Only a third of Americans plan to vote in person on Election Day
With just over two weeks to go until Election Day, voter enthusiasm is the highest it’s been in the past three presidential elections—but the majority of Americans won’t turn up to the polls on Nov. 3.
With the coronavirus pandemic still raging across parts of the country, just one-third of Americans (33%) plan to vote in person on Election Day, according to national survey by the Public Religion Research Institute (PRRI) released on Monday. Another 17% said they plan to vote in person, but before Nov. 3, while another third of Americans (32%) said they plan on casting their ballots by mail.
Of the 2,538 respondents, the remaining 18% said they were still unsure how they planned to vote. 76% of Americans said they are absolutely certain they will vote in the 2020 election, which is higher than both the 2016 election (66%) and 2012 election (71%). Including this year’s election, PRRI has tracked the past three presidential election cycles.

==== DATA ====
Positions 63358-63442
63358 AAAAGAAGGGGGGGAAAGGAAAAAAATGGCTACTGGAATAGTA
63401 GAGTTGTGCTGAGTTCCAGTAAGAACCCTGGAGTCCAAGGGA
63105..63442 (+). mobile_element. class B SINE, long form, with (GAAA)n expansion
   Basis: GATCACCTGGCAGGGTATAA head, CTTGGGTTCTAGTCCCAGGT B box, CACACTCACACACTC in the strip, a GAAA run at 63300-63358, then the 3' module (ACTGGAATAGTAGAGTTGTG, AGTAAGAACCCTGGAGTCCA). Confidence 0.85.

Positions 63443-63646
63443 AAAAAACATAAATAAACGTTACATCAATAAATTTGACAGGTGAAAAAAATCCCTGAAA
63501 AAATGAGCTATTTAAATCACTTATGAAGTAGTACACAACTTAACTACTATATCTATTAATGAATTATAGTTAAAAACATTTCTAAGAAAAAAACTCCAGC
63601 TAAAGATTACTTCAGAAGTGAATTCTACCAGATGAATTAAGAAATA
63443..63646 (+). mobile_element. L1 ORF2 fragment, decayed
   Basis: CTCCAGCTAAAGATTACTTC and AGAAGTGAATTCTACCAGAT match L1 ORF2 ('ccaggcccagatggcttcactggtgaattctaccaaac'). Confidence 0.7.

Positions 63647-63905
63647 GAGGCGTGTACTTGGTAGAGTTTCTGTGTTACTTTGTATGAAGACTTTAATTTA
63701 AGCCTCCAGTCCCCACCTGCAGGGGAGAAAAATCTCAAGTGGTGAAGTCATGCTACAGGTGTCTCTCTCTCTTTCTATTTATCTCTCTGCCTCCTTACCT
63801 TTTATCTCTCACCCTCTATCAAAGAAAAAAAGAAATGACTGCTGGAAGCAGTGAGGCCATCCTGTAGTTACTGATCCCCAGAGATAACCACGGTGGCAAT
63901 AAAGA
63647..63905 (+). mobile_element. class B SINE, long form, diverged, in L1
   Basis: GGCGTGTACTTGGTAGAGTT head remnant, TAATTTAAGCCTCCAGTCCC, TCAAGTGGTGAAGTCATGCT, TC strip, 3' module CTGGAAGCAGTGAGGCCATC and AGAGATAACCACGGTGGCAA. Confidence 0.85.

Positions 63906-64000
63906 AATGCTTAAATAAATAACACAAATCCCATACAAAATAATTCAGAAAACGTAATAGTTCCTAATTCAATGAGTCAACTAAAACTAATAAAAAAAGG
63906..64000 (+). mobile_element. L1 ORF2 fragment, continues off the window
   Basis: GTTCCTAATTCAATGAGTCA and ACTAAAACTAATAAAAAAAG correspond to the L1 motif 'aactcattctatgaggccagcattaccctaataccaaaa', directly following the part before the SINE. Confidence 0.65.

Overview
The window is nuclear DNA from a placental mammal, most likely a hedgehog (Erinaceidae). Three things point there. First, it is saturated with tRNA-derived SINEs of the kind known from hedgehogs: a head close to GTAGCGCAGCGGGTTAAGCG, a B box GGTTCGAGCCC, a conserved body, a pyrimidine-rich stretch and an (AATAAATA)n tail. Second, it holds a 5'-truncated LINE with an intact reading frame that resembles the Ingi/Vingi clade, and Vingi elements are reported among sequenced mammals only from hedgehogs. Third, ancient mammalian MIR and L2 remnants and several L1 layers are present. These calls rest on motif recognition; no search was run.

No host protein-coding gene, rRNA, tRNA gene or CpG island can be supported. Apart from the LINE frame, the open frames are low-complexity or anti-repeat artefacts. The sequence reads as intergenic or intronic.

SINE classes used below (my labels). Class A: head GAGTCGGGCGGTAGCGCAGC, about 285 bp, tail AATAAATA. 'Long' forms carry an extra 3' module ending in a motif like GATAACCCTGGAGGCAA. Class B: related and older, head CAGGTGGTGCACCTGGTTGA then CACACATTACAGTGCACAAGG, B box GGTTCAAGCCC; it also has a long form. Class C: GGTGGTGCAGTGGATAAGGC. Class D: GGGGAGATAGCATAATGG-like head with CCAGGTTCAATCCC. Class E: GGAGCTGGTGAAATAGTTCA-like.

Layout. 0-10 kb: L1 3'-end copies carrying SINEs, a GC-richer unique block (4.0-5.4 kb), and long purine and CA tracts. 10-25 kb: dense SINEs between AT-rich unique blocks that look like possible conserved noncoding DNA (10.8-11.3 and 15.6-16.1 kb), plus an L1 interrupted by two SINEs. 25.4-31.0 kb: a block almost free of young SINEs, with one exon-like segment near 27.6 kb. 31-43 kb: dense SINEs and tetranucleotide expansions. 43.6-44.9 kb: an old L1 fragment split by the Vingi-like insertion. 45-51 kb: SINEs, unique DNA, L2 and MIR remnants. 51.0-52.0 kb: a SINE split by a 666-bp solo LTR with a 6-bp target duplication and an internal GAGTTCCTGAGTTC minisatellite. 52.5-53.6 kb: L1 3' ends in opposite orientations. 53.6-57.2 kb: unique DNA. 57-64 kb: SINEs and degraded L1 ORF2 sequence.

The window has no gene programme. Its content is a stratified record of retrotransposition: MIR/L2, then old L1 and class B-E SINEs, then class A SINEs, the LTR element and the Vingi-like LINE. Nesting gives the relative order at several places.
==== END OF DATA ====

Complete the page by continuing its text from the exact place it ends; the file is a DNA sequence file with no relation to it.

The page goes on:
Analysis of early voting appears to correspond with that enthusiasm—with record turnout recorded ahead of Nov. 3. As of Saturday, 26 million people have voted so far, according to the U.S. Elections Project, a database tracking early turnout shepherded by University of Florida political scientist Michael McDonald. That’s more than six times the number of votes had been cast by the same point in 2016.
According to data firm TargetSmart, Democrats make up the majority of early turnout with 53% of votes, while the Republican figure currently sits at 36%. President Trump has been vocal about his supporters turning up to polls on Election Day, even if they send in absentee ballot by mail. Voting twice in the same election is illegal.
“Let them send it in, and let them go vote, and if their system’s as good as they say it is, then obviously they won’t be able to vote,” the President said at a rally in North Carolina last month. “If it isn’t tabulated, they’ll be able to vote.”